Opinion: Firms Can’t Force Time Off
Stephanie A. Weiss
SACRAMENTO, Calif. -- California photonics companies that have considered forced vacations or unpaid leave should think again, the state's labor division says.
In February, semiconductor equipment manufacturer Applied Materials Inc., a large photonics OEM buyer, mandated five shutdown days. As semiconductor, computer and communications business sinks, many other Silicon Valley companies have considered shutdowns and unpaid leave options as alternatives to laying off workers. However, a state labor opinion could change their plans.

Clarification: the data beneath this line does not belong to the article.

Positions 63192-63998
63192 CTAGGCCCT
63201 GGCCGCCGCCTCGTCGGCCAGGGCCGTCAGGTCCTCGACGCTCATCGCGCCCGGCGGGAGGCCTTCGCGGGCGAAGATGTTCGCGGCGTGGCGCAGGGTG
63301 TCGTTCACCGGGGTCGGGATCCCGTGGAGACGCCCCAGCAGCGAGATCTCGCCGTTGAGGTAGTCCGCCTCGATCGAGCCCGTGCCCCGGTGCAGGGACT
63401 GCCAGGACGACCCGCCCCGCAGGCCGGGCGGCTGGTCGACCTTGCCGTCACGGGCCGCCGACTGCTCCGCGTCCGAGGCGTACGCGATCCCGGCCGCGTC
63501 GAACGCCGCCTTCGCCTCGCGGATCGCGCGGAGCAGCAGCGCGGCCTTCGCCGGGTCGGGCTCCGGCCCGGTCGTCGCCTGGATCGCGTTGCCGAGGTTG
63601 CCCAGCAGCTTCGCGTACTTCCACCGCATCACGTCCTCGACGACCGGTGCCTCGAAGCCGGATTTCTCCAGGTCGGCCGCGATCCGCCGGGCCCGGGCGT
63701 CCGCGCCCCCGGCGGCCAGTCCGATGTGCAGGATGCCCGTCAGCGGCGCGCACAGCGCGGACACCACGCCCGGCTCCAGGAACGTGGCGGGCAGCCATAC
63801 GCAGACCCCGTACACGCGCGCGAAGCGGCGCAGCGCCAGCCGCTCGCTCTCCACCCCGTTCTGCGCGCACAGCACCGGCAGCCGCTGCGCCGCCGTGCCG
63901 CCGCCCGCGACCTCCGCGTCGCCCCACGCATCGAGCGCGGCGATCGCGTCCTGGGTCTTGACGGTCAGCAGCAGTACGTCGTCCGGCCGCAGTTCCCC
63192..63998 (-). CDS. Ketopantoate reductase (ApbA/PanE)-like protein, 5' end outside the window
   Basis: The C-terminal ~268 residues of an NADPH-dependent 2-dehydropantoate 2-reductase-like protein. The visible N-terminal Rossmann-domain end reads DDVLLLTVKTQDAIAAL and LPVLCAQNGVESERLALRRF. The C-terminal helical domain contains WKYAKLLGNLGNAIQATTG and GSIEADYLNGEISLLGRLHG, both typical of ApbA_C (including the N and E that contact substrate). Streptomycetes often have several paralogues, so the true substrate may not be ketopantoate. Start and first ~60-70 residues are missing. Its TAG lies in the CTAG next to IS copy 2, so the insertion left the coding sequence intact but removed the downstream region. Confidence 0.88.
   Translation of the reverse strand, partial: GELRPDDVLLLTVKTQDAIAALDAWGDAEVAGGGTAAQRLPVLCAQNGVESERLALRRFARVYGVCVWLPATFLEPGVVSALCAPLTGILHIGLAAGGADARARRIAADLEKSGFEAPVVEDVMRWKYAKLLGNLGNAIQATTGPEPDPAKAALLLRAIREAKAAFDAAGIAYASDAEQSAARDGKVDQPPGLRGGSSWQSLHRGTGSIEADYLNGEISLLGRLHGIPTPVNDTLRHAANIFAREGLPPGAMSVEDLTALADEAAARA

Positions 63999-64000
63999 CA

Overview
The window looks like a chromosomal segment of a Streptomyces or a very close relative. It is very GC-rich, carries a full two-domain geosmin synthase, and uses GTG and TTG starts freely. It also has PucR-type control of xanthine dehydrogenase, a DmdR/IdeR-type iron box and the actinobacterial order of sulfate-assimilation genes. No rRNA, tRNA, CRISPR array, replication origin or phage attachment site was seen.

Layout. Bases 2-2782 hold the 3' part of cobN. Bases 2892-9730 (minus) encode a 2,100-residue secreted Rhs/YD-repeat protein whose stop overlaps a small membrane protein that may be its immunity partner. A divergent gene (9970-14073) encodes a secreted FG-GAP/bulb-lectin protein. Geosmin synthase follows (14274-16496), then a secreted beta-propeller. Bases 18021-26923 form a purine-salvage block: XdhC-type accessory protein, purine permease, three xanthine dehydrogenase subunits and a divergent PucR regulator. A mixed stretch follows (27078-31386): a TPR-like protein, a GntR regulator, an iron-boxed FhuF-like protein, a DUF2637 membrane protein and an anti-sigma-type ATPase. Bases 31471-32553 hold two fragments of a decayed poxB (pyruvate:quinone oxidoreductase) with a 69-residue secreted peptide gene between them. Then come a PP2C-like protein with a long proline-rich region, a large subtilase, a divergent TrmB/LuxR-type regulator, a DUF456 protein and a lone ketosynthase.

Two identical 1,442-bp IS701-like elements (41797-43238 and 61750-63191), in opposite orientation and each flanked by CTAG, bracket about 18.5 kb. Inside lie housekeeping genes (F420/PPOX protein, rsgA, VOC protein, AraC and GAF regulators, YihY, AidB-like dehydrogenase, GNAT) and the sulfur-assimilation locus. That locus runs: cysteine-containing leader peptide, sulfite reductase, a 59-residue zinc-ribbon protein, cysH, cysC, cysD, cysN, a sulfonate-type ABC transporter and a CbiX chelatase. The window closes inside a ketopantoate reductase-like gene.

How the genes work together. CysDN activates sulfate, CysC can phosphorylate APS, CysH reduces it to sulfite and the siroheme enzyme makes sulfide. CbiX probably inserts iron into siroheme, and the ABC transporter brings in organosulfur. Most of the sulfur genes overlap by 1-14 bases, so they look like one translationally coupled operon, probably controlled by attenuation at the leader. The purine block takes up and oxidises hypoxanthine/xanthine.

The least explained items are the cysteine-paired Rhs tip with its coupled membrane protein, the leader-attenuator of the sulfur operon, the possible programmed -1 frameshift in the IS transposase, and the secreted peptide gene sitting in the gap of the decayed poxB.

Miles Locker, chief counsel for the California Div. of Labor Standards Enforcement, declared in a May 30 e-mail to an employment attorney that companies must pay salaried workers a monthly wage. That meant, he said, that companies can't force salaried workers -- so-called "exempt" workers who do not receive overtime -- to take time off with or without pay if they have worked during that month. In contrast, federal law requires that companies pay exempt employees a weekly salary.
Locker told The Recorder, a legal publication, that the state's law protects employees from being forced to take a week off without pay, only to return and find they must make up all of those hours without recouping the pay or receiving overtime pay.
Employment lawyers expressed surprise at the opinion but noted that employers can request that exempt employees take vacations or leave during a shutdown period, as long as compliance is voluntary.
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